To the Kali worshippers, the goddess represents both good and bad characteristics. This is why the Mankato State University conference on Women and Spirituality that we mentioned at the beginning of this article had a Hindu speaker who lectured on the “benevolent and malevolent” faces of the goddess Kali. According to the Hindu:

Man does not have to try to be good, but is perfectly free to copy either side of God's nature. The Hindu ascetic may aim at passive withdrawal from the world; but the Christian ideal of following in Jesus' footsteps of actively loving one's neighbor as oneself loses its point. In anything, the cruel side of the gods was easier to copy and the results more spectacular. Why should anyone have qualms about killing a fellow human being in a colorful ceremony, when the great Shiva himself and his wife Kali delighted in destruction, bore in their hands the instruments of death, and fed on human flesh?12

This is hard for Christians to appreciate because the God we worship is not “beyond good and evil” nor “both good and evil,” instead, He is good and not evil.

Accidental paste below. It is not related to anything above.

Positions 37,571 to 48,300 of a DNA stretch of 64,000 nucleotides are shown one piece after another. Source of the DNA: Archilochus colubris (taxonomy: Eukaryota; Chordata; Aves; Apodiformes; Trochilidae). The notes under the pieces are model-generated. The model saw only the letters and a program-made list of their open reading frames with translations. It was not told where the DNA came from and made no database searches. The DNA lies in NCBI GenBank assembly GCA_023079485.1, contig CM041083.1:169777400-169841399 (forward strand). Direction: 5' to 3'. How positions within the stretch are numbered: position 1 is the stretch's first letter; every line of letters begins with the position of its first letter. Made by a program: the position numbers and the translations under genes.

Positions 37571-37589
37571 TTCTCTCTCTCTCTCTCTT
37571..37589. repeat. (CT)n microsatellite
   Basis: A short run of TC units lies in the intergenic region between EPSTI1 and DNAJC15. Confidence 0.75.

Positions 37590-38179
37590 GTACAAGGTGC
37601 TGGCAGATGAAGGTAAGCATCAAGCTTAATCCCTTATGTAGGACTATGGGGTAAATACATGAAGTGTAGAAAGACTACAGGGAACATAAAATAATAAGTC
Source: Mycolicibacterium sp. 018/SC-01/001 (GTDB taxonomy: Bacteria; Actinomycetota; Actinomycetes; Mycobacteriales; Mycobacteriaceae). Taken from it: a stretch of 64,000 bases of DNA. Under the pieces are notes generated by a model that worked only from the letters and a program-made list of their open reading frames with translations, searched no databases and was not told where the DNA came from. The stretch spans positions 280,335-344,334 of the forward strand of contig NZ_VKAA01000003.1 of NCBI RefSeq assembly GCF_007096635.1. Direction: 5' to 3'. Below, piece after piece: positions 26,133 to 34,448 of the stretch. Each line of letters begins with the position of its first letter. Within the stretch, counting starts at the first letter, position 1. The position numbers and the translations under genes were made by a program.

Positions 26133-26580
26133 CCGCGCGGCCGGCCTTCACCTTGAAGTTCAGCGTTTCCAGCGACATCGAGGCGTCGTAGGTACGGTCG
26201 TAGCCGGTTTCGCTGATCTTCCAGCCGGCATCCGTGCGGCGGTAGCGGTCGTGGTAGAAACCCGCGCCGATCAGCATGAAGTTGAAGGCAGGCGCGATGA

Although few neo-pagans and witches would publicly praise the violent heritage of the Kali thugs, they would, nevertheless, agree with their world view. This, we think, is made clear by examining the works of Starhawk, who wrote, “The view of the All as an energy field polarized by two great forces, Female and Male, Goddess and God, which in their ultimate being are aspects of each other, is common to almost all traditions of the craft.”13

She goes on to say:

The importance of the Goddess symbol for women cannot be overstressed. The image of the Goddess inspires women to see ourselves as divine, our bodies as sacred, the changing phases of our lives as holy, our AGGRESSION as healthy, our ANGER as purifying, and our power to nurture and create, but also to limit and DESTROY when necessary, as the very force that sustains all life.14 (Emphasis mine, AT.)

Although political and spiritual feminists officially eschew violence, their real capacity for violence and destruction may be understood by the enormous number of unborn children aborted in America during the past 14 years—estimated to be somewhere in the vicinity of 20 million. To get some idea just how large a number this really is, this is the number of people who make up the nation of Canada. The wake of feminism has wreaked tremendous destruction. In view of this unprecedented carnage, anyone ought to be able to understand the true violent legacy of the feminist movement.